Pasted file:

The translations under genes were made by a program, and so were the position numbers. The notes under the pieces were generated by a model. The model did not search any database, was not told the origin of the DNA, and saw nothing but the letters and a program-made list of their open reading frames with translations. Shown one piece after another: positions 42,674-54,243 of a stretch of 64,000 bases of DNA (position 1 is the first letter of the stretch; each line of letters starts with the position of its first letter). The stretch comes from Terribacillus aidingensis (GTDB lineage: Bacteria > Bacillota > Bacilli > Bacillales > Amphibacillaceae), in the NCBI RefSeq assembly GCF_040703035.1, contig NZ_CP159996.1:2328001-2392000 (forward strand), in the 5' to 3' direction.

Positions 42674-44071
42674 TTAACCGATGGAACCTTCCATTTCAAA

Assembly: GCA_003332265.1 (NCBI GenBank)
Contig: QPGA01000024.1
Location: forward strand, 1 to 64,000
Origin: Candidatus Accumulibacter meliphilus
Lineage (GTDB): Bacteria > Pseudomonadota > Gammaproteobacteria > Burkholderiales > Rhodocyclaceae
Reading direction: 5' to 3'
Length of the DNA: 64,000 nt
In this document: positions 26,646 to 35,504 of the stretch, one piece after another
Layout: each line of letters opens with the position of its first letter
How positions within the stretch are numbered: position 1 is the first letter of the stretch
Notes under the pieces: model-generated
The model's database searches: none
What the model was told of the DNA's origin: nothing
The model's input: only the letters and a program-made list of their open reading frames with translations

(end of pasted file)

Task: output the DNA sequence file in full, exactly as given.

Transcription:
The translations under genes were made by a program, and so were the position numbers. The notes under the pieces were generated by a model. The model did not search any database, was not told the origin of the DNA, and saw nothing but the letters and a program-made list of their open reading frames with translations. Shown one piece after another: positions 42,674-54,243 of a stretch of 64,000 bases of DNA (position 1 is the first letter of the stretch; each line of letters starts with the position of its first letter). The stretch comes from Terribacillus aidingensis (GTDB lineage: Bacteria > Bacillota > Bacilli > Bacillales > Amphibacillaceae), in the NCBI RefSeq assembly GCF_040703035.1, contig NZ_CP159996.1:2328001-2392000 (forward strand), in the 5' to 3' direction.

Positions 42674-44071
42674 TTAACCGATGGAACCTTCCATTTCAAA

Assembly: GCA_003332265.1 (NCBI GenBank)
Contig: QPGA01000024.1
Location: forward strand, 1 to 64,000
Origin: Candidatus Accumulibacter meliphilus
Lineage (GTDB): Bacteria > Pseudomonadota > Gammaproteobacteria > Burkholderiales > Rhodocyclaceae
Reading direction: 5' to 3'
Length of the DNA: 64,000 nt
In this document: positions 26,646 to 35,504 of the stretch, one piece after another
Layout: each line of letters opens with the position of its first letter
How positions within the stretch are numbered: position 1 is the first letter of the stretch
Notes under the pieces: model-generated
The model's database searches: none
What the model was told of the DNA's origin: nothing
The model's input: only the letters and a program-made list of their open reading frames with translations